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Thinking About Changing Your Own Oil? Here's What You'll Need to Get It Done

Illustration for article titled Thinking About Changing Your Own Oil? Heres What Youll Need to Get It Done
Image: Hopkins

Thinking about changing your own oil? While I won’t teach you how to do that (you can find tutorials for your specific car on YouTube), let me help you make sure you know which tools and materials are needed ahead of time to get the job done.

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While most repair shops across the United States are still open and deemed essential on a federal level, many people are avoiding leaving their homes for things like routine maintenance. I wouldn’t normally recommend changing your oil yourself. A lot could go wrong if you aren’t super careful and it isn’t always worth it at the end of the day. However, these aren’t typical times and you may want to try your hand at a project that, if done right, is simple and straightforward.

Drain Plug Wrench

You’ll need a wrench to remove the drain plug from the oil pan in order to drain the oil. Different vehicles have different drain plugs, but this one from Hopkins fits most vehicles. This means you probably won’t need to buy a new tool when you buy a new car. However, if you can buy a wrench kit, it will cost you a bit more but do the job better with less of a chance of striping the drain plug.

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Oil Filter Wrench, Cup or Pliers

Finding the tool to remove your oil filter can depend a lot on what kind of car you have and what filter it takes. If you have a standard spin-on oil filter, oil pliers are a great way to remove it. If you drive a Toyota-made car, you’ll need a special cup to remove the filter.

Oil Drain Pan

You can buy a drain pan for as little as five dollars, but then you need to deal with pour the oil into another container for transport and disposal. I like a specialized drain pan like this one from Lumax. It doubles as a way to transport your used oil for disposal.

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Funnel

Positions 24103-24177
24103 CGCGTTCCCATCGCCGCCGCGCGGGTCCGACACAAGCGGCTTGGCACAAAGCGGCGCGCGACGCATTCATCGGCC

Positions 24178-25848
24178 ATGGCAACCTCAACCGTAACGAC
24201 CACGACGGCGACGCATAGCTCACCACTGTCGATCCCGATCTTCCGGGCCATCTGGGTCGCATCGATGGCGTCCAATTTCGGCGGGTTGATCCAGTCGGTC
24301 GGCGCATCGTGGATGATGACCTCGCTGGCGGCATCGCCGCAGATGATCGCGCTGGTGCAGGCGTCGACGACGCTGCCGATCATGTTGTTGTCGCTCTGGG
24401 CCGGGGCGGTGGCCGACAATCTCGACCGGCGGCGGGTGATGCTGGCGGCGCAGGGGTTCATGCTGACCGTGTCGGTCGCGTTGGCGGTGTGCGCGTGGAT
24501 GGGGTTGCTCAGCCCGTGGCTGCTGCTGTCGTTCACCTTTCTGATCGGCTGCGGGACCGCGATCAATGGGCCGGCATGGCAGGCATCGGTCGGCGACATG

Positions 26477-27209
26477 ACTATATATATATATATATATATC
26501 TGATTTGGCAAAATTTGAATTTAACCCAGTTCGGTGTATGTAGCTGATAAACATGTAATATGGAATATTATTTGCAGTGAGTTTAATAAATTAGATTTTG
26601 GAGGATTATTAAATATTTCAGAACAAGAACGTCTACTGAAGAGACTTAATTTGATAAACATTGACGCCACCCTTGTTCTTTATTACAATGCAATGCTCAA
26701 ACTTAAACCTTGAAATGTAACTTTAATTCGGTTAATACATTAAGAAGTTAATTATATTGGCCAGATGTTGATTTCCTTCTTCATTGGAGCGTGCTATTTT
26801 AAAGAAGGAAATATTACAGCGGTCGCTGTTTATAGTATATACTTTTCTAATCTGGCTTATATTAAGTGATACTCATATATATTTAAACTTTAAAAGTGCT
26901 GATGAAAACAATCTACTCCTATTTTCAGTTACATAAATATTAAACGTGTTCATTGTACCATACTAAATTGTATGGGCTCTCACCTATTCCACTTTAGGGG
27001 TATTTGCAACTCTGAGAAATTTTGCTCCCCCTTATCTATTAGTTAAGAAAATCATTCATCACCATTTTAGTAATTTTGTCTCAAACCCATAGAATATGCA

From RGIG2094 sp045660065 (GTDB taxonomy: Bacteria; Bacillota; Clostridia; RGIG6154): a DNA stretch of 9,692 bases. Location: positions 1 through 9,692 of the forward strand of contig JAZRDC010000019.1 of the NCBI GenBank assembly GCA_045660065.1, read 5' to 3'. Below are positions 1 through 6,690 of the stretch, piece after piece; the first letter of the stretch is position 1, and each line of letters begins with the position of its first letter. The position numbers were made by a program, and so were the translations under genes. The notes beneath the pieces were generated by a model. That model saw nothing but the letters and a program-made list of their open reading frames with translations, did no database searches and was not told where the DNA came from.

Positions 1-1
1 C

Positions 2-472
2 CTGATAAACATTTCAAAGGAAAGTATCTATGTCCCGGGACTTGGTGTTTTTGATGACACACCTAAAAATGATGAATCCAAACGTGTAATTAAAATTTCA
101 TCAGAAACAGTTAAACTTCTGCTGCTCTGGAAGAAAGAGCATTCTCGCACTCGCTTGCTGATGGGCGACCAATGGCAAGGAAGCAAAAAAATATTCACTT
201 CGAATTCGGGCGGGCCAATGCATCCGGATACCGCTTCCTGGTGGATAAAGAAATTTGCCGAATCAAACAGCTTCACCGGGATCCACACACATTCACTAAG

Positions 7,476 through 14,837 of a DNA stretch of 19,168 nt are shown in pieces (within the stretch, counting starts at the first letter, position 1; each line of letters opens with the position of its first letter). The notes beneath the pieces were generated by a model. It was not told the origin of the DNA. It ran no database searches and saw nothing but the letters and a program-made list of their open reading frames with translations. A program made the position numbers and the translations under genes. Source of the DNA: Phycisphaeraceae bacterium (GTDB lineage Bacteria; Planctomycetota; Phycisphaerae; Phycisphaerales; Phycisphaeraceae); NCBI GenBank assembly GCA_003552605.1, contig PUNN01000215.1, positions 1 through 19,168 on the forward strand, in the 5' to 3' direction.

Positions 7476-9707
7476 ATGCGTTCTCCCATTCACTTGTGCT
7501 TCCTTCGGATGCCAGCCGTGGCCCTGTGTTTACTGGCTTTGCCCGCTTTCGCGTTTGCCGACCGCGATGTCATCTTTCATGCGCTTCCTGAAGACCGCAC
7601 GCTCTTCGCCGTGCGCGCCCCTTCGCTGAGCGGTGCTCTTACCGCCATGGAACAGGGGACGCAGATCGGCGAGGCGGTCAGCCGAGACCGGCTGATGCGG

Now, you don’t need a funnel to do an oil change, but it can save you the hassle of spilling oil everywhere when you are filling up. The funnel is inexpensive and worth having in your oil changing kit.

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Gloves

Have a pair of latex gloves? Perfect. If you’d like, you can buy a pair of mechanic gloves, but latex gloves are disposable and effective for oil changes. They could be hard to find right now because of a shortage. Oil is hard to get off your hands and the underneath of your car is dirty. Gloves will keep that all off your hands so you can grab a cold beer when you are finished.

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Ramps or Jack and Jack Stands

If you drive a truck or large SUV, you likely won’t need to lift your car to do an oil change. If you drive a sedan or a small SUV, you’ll need to jack it up for access. You can try ramps for a bit easier access instead of a jack and jack stands. Make sure you check the capacity to ensure proper weight prior to buying.

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Engine Oil

Of course, you’ll also need engine oil. Make sure you grab the right viscosity and type of oil. Your owners manual or oil cap should help you identify that. Most cars take five quarts or less, making a big bottle like this one perfect for the job. However, oil is also sold in 1 quart bottles in case your car takes more than 5.

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Oil Filter

Oil filters come in all difference sizes and styles but only one is right for your car. If you are buying on Amazon, make sure to enter your car information exactly, including engine size so you get the right filter the first time.

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Drain Plug Washer

On some cars, you need to replace the oil drain plug washer every time you do an oil change. Don’t forget to pick up some of these if your car requires or you’ll be left Ubering to the local parts store with oil all over your drive way.

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Everything You’ll Need

There you have it. All the tools and materials you’ll need to do an oil change on most vehicles. This article does not teach you how to change your own oil, but rather provides you with a list of the basics you will need to get the job done right.

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Do your research before you gat started, have the proper tools (these are basics, you may want to invest in higher quality options if you plan on doung it regularly), and of course, take your time. 

Stay vigilant, tighten all the bolts (but don’t over tighten), and have at it. Remember, used oil must be disposed of according to federal and local laws. Some states require shops to accept used oil for disposal at no cost.


Chaya Milchtein is an automotive educator, freelance writer, and empowerment speaker who's made it her mission to engage and empower people in her community and beyond.

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